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Re: Copyright-copywrite

Dear Mr. Starr:

I may be able to clear up some of the confusion based on my experience at
Crown.   Outlet Book Company, which was owned by Crown Publishing had
many imprints (they never used Outlet on a book).  Most of the imprint
names came from favorite restaurants or the various company
locations--Weathervane (restaurant), Avenel (warehouse location in NJ),
Park Lane (for Park Avenue--two office locations), Gramercy (near
Gramercy Park on Park and 18th), etc.  Outlet was the promotional book
division and, as such, sold remainders, reprints (their own), and books
produced by packagers (mostly British).  In 1988, Random House bought
Crown Publishing and all its divisions (Crown, Clarkson Potter, Harmony,
Orion, and Outlet).

Outlet is now known as Random House Value Publishing and has kept some,
but not all of its imprints.  See more comments below.

Sandra J. Still, Ph.D.                          PHONE: 404-727-1061
Antiquarian/Out-of-Print Specialist             FAX: 404-727-0053
Robert W. Woodruff Library, Emory University    EMAIL: libsjs@xxxxxxxxx
Atlanta, Georgia 30322

On Mon, 2 Sep 1996, R Starr wrote:

> I just got a copy of "The complete encyclopedia of illustration"
> (Grammercy, 1996).  It is a republication of the two volume 1851 book,
> "The Iconographic Encyclopaedia of Science, Literature, and Art" and has
> added editorial revisions and a plate indexed table of contents (12,000
> illustrations) that the dust jacket says are:
>         "copyright free and clearly reproducible"
> The introduction says:
>         "This edition, at the most modern level reproduces the entire
> body of plates by means of fine-line offset lithography, which will
> enable their most successful use by artists, designers, and others"

I remember the book and believe the material is all in the public domain
(with the 1851 original pub. date, there should be no problem).

> However, the above statements are contradicted by the copyright notice:
>         "No part of this book may be reproduced or transmitted in any
> form or by any means electronic or mechanical including photocopying,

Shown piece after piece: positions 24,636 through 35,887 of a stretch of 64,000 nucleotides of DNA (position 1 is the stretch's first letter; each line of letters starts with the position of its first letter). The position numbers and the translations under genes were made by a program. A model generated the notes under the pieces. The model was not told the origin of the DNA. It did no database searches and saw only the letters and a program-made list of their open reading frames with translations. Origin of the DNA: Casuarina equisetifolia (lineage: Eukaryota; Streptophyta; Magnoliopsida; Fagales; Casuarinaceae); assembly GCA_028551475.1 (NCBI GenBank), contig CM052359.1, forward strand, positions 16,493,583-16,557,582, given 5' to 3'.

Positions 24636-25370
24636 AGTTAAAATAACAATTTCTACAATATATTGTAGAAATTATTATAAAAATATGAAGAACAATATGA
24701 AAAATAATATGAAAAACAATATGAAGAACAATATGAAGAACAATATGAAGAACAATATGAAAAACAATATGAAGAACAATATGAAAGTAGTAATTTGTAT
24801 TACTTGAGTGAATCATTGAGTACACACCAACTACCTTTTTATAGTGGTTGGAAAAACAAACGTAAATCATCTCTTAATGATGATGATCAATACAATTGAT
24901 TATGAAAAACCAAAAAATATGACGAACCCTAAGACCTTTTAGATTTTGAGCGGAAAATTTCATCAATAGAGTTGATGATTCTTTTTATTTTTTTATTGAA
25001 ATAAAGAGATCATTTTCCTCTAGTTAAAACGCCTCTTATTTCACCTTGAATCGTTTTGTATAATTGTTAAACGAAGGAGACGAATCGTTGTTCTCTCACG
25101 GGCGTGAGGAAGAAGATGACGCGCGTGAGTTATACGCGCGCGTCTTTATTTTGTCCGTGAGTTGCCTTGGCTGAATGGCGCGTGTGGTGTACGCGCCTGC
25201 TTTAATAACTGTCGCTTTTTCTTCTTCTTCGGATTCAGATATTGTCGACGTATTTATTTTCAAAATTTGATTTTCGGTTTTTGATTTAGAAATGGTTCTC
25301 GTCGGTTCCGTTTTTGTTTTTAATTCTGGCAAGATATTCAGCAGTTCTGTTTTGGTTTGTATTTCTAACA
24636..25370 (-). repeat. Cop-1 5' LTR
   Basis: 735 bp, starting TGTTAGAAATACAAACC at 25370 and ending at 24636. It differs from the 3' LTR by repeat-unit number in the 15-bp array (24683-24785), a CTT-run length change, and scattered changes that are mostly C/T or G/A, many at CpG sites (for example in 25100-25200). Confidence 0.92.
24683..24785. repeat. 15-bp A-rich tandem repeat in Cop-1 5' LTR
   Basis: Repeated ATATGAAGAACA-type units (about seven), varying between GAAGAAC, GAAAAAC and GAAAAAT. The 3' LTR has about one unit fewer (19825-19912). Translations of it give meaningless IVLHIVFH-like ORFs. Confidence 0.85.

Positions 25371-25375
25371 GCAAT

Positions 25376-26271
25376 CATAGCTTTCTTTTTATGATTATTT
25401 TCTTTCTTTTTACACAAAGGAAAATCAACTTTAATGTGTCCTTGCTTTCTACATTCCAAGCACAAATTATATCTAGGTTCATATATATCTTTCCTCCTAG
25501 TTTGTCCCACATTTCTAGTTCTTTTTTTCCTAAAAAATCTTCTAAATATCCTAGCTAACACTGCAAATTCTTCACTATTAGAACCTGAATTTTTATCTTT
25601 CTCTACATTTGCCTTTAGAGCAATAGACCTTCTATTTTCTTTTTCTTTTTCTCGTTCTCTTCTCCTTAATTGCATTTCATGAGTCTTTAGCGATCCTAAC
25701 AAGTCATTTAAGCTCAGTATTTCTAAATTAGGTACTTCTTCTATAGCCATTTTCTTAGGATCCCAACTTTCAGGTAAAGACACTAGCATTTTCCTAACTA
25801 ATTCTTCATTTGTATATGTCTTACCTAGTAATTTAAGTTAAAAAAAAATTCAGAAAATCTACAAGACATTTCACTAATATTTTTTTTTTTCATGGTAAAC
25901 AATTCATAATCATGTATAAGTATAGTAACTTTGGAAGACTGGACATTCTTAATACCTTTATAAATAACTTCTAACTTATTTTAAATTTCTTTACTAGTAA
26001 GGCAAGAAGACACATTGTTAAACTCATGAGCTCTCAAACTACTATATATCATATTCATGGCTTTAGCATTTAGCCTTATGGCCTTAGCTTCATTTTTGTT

> recording, or by any information storage and retrieval system, without
> written permission in writing from the publisher."

This is Random House boilerplate.

> Things get more interesting when the actual copyright information is
> examined.  It says:
>         "Special material copyright c 1979 by Crown Publishers, Inc. All
> rights reserved under International and Pan American Copyright Convention."

This is because Crown owns RH Value and the Gramercy imprint.

> My assumption is that the special material is the index and other
> additions, not any of the actual illustrations and that the warning about
> reproduction is Grammercy's boiler plate and that they received
> authorization from Crown for the republication of that material.

You are exactly right.  This is what they do to protect their own version
of public domain material.  I once wrote the introduction for a book on
the railroad maps of North America that we had licensed from the
Smithsonian for that very reason.  It had to fit exactly into a blank
spot so the film didn't have to be re-shot and no type had to be reset.
That was the "special material."

  Confused? Join the club. >
> Does anyone have experience with whether or not the drawings are indeed
> public domain.  What about any restrictions on any other published "clip
> art" manuals such as the Hart Picture Archives?

Should be okay, but you could always call Random House.  Hope
this helps.  Best, Sandra Still

> Comments appreciated.
> Ray*

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